Is it possible to get the Physical memory address of a variable in python?

Dave Angel davea at ieee.org
Tue Nov 10 03:30:01 CET 2009


Benjamin Kaplan wrote:
> On Mon, Nov 9, 2009 at 7:47 PM, Ognjen Bezanov <Ognjen at mailshack.com> wrote:
>   
>> Hello all,
>>
>> Say I have a python variable:
>>
>> a = "hello"
>>
>> Is it possible for me to get the physical address of that variable (i.e.
>> where it is in RAM)?
>>
>> I know that id(a) will give me it's memory address, but the address given
>> does not seem to correlate with the physical memory. Is this even possible?
>>
>>
>> Thank you!
>>
>>
>> Ognjen
>>
>>     
>
> When you use Python, program in Python and not C. What do you need the
> memory location of a variable for? Python, like Java and .NET is a
> higher level language. You're not supposed to worry about things like
> the physical location in memory. There's probably some ugly hack using
> ctypes, or just writing the code in C but I don't know enough about
> Python's C API to know what it is.
>
> FWIW, even the id(x) == address of x is only an implementation detail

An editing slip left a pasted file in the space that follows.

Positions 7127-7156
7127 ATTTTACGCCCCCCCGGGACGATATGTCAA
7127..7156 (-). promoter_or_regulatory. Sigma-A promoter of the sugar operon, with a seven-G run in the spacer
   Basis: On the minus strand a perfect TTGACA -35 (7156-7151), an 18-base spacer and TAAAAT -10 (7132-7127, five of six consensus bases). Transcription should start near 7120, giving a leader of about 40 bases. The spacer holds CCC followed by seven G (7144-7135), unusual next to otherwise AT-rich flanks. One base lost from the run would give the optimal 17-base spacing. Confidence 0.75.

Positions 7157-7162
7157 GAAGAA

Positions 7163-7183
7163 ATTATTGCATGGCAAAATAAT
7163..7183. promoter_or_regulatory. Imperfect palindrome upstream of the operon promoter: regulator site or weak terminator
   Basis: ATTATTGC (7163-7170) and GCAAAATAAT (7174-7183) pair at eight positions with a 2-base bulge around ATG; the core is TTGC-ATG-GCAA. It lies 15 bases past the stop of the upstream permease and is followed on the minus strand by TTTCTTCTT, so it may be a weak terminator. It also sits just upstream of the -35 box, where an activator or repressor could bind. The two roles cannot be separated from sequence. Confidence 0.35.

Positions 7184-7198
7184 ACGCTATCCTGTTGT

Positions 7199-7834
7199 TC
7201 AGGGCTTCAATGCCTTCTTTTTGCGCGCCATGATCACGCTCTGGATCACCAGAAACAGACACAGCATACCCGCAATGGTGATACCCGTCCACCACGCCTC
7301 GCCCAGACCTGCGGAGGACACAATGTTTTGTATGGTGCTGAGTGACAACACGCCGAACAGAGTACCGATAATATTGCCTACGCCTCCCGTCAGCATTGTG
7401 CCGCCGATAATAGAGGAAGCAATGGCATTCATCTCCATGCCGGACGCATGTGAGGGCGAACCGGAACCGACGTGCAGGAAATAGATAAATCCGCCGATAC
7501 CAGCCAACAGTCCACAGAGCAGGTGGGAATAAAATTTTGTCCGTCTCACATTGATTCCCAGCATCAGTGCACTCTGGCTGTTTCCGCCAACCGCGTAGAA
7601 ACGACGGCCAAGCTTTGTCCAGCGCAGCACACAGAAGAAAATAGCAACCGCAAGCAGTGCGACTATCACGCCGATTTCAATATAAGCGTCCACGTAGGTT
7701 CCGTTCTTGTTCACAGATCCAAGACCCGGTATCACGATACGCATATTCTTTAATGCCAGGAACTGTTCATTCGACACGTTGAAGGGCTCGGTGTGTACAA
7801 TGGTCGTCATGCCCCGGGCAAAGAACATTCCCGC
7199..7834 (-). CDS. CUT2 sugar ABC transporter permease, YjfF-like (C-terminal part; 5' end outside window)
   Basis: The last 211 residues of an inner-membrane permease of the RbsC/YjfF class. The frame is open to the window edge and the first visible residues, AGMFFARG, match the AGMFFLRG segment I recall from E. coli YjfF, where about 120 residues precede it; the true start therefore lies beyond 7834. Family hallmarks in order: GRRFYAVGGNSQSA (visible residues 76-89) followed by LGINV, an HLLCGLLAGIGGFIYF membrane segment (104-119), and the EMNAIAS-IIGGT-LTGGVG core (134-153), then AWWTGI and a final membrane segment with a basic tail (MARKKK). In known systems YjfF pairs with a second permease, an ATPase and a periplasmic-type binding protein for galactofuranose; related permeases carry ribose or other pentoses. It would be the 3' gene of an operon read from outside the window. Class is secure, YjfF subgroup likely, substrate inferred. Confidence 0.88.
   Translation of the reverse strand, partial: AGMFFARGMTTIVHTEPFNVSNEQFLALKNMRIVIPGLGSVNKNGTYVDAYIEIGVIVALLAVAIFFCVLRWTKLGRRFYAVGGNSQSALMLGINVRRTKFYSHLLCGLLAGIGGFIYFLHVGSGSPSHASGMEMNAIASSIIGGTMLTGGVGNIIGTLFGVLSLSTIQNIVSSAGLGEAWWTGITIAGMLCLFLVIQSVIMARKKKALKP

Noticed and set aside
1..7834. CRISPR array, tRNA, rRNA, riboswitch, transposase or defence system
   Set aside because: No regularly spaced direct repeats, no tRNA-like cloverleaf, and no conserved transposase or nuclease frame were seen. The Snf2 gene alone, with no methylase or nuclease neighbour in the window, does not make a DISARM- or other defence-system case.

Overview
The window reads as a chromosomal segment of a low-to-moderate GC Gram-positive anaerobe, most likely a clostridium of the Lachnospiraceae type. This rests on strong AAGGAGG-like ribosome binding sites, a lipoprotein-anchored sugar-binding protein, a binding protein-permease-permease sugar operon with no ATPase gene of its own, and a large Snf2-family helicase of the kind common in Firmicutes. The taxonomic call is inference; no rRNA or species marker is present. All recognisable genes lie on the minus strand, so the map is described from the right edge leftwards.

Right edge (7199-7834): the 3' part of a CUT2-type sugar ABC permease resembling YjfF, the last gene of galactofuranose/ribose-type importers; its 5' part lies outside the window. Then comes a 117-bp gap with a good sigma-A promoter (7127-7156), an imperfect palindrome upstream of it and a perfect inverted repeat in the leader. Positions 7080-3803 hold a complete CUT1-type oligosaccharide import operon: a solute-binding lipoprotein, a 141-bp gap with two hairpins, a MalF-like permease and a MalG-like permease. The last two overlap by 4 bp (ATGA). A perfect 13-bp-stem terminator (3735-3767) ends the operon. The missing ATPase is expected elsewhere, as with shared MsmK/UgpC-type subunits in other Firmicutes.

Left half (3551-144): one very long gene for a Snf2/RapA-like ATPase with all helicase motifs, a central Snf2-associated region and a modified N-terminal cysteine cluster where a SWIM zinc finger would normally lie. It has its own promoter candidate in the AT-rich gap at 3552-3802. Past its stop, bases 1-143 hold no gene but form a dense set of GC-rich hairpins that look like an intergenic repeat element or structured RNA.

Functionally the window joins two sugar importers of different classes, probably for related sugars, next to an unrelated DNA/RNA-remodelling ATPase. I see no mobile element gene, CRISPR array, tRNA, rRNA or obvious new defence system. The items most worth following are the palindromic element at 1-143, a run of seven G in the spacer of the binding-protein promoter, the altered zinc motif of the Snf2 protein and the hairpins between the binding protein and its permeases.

> of CPython. Other Python implementations don't use that scheme.
>
>   
>
Following is for the CPython implementation.  As Benjamin says, each 
implementation can do different things, as long as the documented 
semantics are preserved.

The "variable" aaa is not at any particular location, and will quite 
likely move when you define a new "variable" bbb or ccc in the same 
scope.  aaa is just a dictionary entry after all, in some scope.  
(Although it may be optimized, for locals, and for slots)

aaa is bound to a particular object, and that object won't move.  That 
object has an id() value, and I believe that id value is the address.   
And when you bind aaa to a different object, there'll be a different 
id() and address.  But unless you're writing a C extension, the actual 
address is kind of irrelevant, isn't it?

DaveA



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